Step 6: Straining
Using a canning strainer stand and bag is one of the simplest ways to do this. Just set up your stand and attach the straining bag firmly with a couple knots – it will be weighted down by the tincture and you don’t want it to fall into the bowl below.
Pour the entire contents of the jar into the strainer bag and let it sit overnight if you can. It will take a long time to drip through!
Either wrap around the bottom vessel with plastic wrap to keep it free from debris or place it in a clean, cool place where it won’t get knocked over.
Step 7: Storage + Use
Vegetable glycerin has a shelf life of 14-24 months, so I expect to store this for at least a year easily! We ended up with about 12 oz of tincture. We’re keeping it in the fridge.
To use, simply take a bit orally. You can take it straight OR add it to tea, coffee, or whatever else you’re drinking. The vegetable glycerin gives it a crazy sweet taste, so it works well in drinks and smoothies. 🙂
I take my tinctures straight and so does my mom – she uses a tincture daily to help with pain from a hip replacement, and I use mine for anxiety for the most part.
Remember to try it out the first time when you don’t have anywhere to be for a while! I started with about half a dropper and worked my way up to 1-2 droppers. I’ve seen other folks reporting they take up to 2 tablespoons a day!
The strength of your tincture will really all depend on what you put in, so remember to keep playing around with your dose until you find one that works for you. 🙂
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Did you make this project? Share it with us!How to Make an Alcohol Free Cannabis Tincture: A glycerin tincture is a cost effective and safe way to medicate with cannabis. It's alcohol free, which is great for those who are sensitive to it. It's also entirely customizable, just like cannabis coconut oil. You can choose to use only sativa s…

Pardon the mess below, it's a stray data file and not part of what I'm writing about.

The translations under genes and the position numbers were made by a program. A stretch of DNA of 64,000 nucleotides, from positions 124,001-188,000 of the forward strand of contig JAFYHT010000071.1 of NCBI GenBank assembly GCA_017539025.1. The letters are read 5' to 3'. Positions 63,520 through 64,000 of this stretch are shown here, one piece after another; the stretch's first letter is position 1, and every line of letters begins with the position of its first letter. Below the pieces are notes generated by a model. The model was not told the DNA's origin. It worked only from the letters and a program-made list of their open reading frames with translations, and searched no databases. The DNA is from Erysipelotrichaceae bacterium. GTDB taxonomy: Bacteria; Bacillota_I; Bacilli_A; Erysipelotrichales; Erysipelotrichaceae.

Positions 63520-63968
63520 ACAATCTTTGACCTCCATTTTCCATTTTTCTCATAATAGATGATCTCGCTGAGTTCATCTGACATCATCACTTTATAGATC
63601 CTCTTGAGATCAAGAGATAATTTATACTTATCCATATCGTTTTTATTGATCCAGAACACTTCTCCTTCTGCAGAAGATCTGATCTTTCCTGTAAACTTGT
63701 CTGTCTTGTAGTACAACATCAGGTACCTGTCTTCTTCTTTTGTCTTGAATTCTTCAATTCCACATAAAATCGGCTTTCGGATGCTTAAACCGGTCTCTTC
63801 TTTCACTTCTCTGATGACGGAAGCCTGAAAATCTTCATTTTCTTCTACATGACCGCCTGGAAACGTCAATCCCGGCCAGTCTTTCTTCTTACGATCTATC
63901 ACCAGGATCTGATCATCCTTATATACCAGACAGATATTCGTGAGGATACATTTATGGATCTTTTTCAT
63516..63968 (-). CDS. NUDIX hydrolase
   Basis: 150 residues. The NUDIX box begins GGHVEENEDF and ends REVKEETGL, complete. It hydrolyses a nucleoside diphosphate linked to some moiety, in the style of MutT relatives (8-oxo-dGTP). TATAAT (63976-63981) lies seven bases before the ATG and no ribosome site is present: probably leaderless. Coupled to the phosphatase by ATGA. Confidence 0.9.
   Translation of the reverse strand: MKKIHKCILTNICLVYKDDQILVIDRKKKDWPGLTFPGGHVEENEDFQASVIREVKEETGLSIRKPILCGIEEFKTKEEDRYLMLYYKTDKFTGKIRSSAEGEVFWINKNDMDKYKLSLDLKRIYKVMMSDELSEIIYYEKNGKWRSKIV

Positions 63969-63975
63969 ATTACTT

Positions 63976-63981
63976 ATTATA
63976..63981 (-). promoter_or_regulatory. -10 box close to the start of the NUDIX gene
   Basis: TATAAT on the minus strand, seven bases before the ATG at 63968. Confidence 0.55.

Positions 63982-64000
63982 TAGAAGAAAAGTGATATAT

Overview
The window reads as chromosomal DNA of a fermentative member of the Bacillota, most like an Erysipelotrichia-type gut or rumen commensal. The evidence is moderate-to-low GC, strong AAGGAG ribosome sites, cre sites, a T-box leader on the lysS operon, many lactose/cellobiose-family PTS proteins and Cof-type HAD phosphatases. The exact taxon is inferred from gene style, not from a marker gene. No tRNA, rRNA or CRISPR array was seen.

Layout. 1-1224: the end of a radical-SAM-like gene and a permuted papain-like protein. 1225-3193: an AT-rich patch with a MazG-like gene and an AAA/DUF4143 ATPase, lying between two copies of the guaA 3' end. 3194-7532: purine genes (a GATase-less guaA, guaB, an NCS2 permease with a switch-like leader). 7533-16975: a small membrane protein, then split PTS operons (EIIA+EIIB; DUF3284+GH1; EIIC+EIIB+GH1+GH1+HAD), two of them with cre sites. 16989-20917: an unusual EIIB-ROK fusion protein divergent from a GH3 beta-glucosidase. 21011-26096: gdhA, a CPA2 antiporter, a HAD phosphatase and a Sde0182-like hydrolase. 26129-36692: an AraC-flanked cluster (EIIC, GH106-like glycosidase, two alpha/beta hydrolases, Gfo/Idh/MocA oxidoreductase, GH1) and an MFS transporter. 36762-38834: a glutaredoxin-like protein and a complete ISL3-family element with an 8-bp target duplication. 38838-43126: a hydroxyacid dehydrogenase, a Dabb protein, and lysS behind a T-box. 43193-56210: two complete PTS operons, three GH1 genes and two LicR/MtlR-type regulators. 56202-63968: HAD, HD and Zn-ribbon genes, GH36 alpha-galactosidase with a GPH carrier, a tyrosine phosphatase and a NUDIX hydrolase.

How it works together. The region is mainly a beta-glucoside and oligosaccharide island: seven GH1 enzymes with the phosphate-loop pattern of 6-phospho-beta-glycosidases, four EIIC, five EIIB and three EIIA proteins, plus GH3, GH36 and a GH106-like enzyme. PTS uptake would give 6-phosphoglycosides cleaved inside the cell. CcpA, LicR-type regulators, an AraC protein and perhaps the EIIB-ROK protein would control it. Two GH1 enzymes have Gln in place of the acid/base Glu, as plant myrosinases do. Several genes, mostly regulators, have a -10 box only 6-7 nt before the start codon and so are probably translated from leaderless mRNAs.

How To Make A Cannabis Glycerine Tincture
Tinctures are super easy to make and highly effective. Choose your preferred strain, gather the right equipment, and you’ll have a useful tincture ready in around a day!
Of all the many different ways to consume cannabis, a tincture is definitely one of the easiest to make and administer. Tinctures are also flexible in that they can be made either strong or subtle according to the user’s preference. Tinctures are also very discreet and can be taken throughout the day and on-the-go by simply applying drops directly under the tongue or to beverages such as tea, coffee, and juices.
Users can choose to take tinctures either orally or sublingually. Oral administration will produce longer effects, yet will take a while to set in. The sublingual route has higher bioavailability, but the effect won’t last as long. Some cannabis users also prefer tinctures due to their full-spectrum nature. Isolated cannabinoids such as THC and CBD are both powerful and useful, yet the presence of additional molecules such as terpenes can enhance the effects of cannabinoids via a process known as the entourage effect.
Tinctures can be made using numerous extraction agents such as alcohol and honey, however, this guide will focus of using vegetable glycerine. Vegetable glycerine is a clear and odourless liquid that is produced from plant oils such as palm, soy, and coconut oils. Glycerine is sometimes used in cosmetics, so be sure that you source yours from a good supplier and for the intent of human consumption. Although glycerine is considered a weaker solvent than alcohol, it offers a sweet taste and is ideal for those trying to entirely avoid alcohol use.
To make glycerine-based cannabis tincture, you will need:Tinctures are an easy way to dose cannabis orally or sublingually. This guide explains how to make a tincture using vegetable glycerine. ]]>